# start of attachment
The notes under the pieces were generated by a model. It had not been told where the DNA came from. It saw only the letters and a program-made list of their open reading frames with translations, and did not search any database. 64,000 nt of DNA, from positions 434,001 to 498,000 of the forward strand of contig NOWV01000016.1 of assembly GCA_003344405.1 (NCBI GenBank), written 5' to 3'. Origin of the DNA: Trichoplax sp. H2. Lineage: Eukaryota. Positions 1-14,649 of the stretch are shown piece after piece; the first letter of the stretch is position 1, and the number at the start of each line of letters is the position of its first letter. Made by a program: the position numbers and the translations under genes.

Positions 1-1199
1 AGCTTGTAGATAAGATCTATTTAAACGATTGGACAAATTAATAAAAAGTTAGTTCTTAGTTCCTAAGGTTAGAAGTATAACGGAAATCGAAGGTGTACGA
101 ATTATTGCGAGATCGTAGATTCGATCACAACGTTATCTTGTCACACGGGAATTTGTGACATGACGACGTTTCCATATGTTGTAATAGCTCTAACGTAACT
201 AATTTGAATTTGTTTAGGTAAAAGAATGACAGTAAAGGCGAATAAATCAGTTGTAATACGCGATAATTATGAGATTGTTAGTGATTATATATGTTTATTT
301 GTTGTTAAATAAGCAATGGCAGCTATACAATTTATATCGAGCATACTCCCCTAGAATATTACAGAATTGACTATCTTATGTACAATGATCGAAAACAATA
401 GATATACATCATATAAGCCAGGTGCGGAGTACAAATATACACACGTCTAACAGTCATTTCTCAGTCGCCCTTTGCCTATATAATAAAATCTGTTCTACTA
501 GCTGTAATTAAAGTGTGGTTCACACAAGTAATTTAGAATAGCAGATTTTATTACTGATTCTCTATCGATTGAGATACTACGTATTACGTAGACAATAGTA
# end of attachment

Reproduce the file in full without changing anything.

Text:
The notes under the pieces were generated by a model. It had not been told where the DNA came from. It saw only the letters and a program-made list of their open reading frames with translations, and did not search any database. 64,000 nt of DNA, from positions 434,001 to 498,000 of the forward strand of contig NOWV01000016.1 of assembly GCA_003344405.1 (NCBI GenBank), written 5' to 3'. Origin of the DNA: Trichoplax sp. H2. Lineage: Eukaryota. Positions 1-14,649 of the stretch are shown piece after piece; the first letter of the stretch is position 1, and the number at the start of each line of letters is the position of its first letter. Made by a program: the position numbers and the translations under genes.

Positions 1-1199
1 AGCTTGTAGATAAGATCTATTTAAACGATTGGACAAATTAATAAAAAGTTAGTTCTTAGTTCCTAAGGTTAGAAGTATAACGGAAATCGAAGGTGTACGA
101 ATTATTGCGAGATCGTAGATTCGATCACAACGTTATCTTGTCACACGGGAATTTGTGACATGACGACGTTTCCATATGTTGTAATAGCTCTAACGTAACT
201 AATTTGAATTTGTTTAGGTAAAAGAATGACAGTAAAGGCGAATAAATCAGTTGTAATACGCGATAATTATGAGATTGTTAGTGATTATATATGTTTATTT
301 GTTGTTAAATAAGCAATGGCAGCTATACAATTTATATCGAGCATACTCCCCTAGAATATTACAGAATTGACTATCTTATGTACAATGATCGAAAACAATA
401 GATATACATCATATAAGCCAGGTGCGGAGTACAAATATACACACGTCTAACAGTCATTTCTCAGTCGCCCTTTGCCTATATAATAAAATCTGTTCTACTA
501 GCTGTAATTAAAGTGTGGTTCACACAAGTAATTTAGAATAGCAGATTTTATTACTGATTCTCTATCGATTGAGATACTACGTATTACGTAGACAATAGTA